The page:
Boeing names its new Apollo-style spacecraft the Starliner

September 4, 2015 byMarcia Dunn
Boeing names its new Apollo-style spacecraft the Starliner
Gov. Rick Scott speaks during the grand opening for Boeing's Commercial Crew and Cargo Processing Facility (C3PF) at Kennedy Space Center, Fla. on Friday, Sept. 4, 2015. On the screen at left is a rendering of the CST-100 Starliner. The building was formerly a processing facility for the space shuttle. (Malcolm Denenark/Florida Today via AP)

Boeing already has the Dreamliner. Now it also has the Starliner.

The aerospace giant announced the name of its future space fleet Friday. More than 200 people, including Florida Gov. Rick Scott, NASA and Boeing officials, and a bevy of former astronauts, gathered at NASA's Kennedy Space Center to celebrate the grand opening of Boeing's commercial crew and cargo processing facility.

Once a space shuttle hangar, the transformed building will serve as home to the Starliner. Its first launch with a crew to the International Space Station is targeted for 2017.

Until Friday, Boeing's still-under-development capsule was known simply as the CST-100, an abbreviation for Crew Space Transportation and 100 kilometers, the threshold of space.

Boeing is one of two private U.S. companies contracted by NASA to transport space station astronauts from Cape Canaveral.

SpaceX, the other company, is developing an enhanced version of its cargo-carrying Dragon capsule—a super Dragon. That work is being carried out at its headquarters in Hawthorne, California.

NASA wants its astronauts launching from U.S. soil again rather than hitching expensive rides from Kazakhstan with the Russian Space Agency. That hasn't happened since the last shuttle flight in 2011.

The Starliner name was revealed by the commander of the last shuttle flight, Chris Ferguson, now deputy manager of operations for Boeing's commercial crew program.

Boeing names its new Apollo-style spacecraft the Starliner
This Friday, Sept. 4, 2015 photo shows Boeing's new Commercial Crew and Cargo Processing Facility (C3PF) at Kennedy Space Center, Fla. Depicted on the wall is a rendering of the CST-100 Starliner. The building was formerly a processing facility for the space shuttle. (Malcolm Denenark/Florida Today via AP)

"We get asked a lot, 'When are you going to pick a name for that wonderful spacecraft?'" Ferguson told the crowd. "Well, I've always said, 'Just wait. It's coming.' Well, guess what? The wait is over."

"Please welcome the CST-100 Starliner," Ferguson said as a temporary wall behind him rose and revealed, to dramatic music and flashing lights, spacecraft sections that will be used for testing.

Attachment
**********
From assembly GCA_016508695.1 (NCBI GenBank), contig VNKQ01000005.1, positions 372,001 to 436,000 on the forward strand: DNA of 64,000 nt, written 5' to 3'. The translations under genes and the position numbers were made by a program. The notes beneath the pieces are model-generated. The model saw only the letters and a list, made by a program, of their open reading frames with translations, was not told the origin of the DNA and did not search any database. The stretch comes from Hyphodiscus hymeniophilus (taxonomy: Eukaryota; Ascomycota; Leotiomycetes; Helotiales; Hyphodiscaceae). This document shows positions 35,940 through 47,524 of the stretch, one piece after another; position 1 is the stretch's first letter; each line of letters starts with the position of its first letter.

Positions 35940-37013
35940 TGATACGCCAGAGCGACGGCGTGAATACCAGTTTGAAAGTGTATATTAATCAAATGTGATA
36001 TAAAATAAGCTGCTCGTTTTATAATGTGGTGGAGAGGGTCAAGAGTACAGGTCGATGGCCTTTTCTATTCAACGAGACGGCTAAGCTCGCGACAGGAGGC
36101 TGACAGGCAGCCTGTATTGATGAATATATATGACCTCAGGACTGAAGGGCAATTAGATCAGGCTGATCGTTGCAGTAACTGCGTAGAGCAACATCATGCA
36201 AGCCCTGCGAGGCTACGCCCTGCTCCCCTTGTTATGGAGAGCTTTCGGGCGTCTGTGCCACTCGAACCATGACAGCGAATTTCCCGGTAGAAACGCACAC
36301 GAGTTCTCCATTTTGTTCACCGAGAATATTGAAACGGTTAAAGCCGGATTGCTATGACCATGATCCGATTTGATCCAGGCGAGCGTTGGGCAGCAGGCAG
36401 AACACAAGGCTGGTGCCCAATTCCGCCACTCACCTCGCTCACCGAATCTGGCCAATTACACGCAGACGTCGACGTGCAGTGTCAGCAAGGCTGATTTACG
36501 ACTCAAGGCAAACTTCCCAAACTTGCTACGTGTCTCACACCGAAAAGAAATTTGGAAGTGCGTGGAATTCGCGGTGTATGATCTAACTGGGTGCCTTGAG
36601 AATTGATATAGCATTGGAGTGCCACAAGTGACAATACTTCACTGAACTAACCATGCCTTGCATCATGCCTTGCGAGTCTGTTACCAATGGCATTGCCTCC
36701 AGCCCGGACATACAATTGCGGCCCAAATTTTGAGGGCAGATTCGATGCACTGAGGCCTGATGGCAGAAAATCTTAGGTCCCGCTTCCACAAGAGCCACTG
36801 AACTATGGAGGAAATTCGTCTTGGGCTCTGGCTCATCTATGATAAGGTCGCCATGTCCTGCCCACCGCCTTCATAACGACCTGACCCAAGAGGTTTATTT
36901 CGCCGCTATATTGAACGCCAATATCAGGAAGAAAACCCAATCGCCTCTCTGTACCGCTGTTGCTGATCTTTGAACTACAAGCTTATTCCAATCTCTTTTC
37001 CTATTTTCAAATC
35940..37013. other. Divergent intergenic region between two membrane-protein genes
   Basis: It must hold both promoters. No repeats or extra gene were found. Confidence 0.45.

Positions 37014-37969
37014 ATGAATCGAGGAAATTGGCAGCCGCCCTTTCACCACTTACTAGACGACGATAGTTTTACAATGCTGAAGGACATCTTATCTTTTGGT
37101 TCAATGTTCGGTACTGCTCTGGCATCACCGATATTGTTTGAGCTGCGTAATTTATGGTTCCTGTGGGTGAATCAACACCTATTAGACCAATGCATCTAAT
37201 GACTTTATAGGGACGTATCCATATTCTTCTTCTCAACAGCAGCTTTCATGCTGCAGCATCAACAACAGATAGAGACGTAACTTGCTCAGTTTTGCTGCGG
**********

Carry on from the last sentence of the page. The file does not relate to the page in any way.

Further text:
In choosing the name, Boeing wanted to give a nod to the next generation of space and the next 100 years of flight for Boeing, Ferguson said. The Chicago-based company will mark its 100th anniversary next summer.

NASA Administrator Charles Bolden Jr., also a former shuttle skipper, talked up the space agency's plans to send astronauts to Mars in the 2030s, with Boeing and SpaceX picking up the get-crews-to-orbit slack.

Boeing names its new Apollo-style spacecraft the Starliner
This Thursday, Sept. 3, 2015 photo shows parts of the Boeing CST-100 structural test mockup on stands inside the Commercial Crew and Cargo Processing Facility at NASA's Kennedy Space Center in Florida. Friday, Sept. 3, 2015 marked Boeing's grand opening of the facility; the building was formerly a processing site for the space shuttle. (Kim Shiflett/NASA via AP)

"If you're not excited, then there's something wrong with you, to be quite honest," Bolden said.

The most senior astronaut present, Gemini and Apollo's Thomas Stafford, liked what he saw.

Boeing names its new Apollo-style spacecraft the Starliner
This Friday, Sept. 4, 2015 photo made available by NASA shows a mural depicting Boeing's newly named CST-100 Starliner commercial crew transportation spacecraft on the company's Commercial Crew and Cargo Processing Facility at NASA's Kennedy Space Center in Florida. Friday marked the the grand opening of the facility; the building was formerly a processing site for the space shuttle. (Kim Shiflett/NASA via AP)

"It's a great name," said Stafford, 84, who flew to the moon on Apollo 10, two months before the first manned moon landing in 1969. He said the spacecraft is reminiscent of the capsules from the Apollo moon program.

NASA's commercial crew contract with Boeing to certify, test and fly the Starliner capsules totals $4.2 billion. The SpaceX contract is worth $2.6 billion.

Explore further: Tour of Boeing's CST-100 Spaceliner to LEO

More information: Boeing: www.boeing.com/space/

NASA: www.nasa.gov/exploration/commercial/crew/

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2 comments

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Nik_2213
5 / 5 (4) Sep 05, 2015
'StarLiner' ?? It's a NEO coracle...

Talk about underwhelming...
abecedarian
3.7 / 5 (3) Sep 05, 2015
'StarLiner' ?? It's a NEO coracle...

Talk about underwhelming...

Much like your post... and my reply to it.

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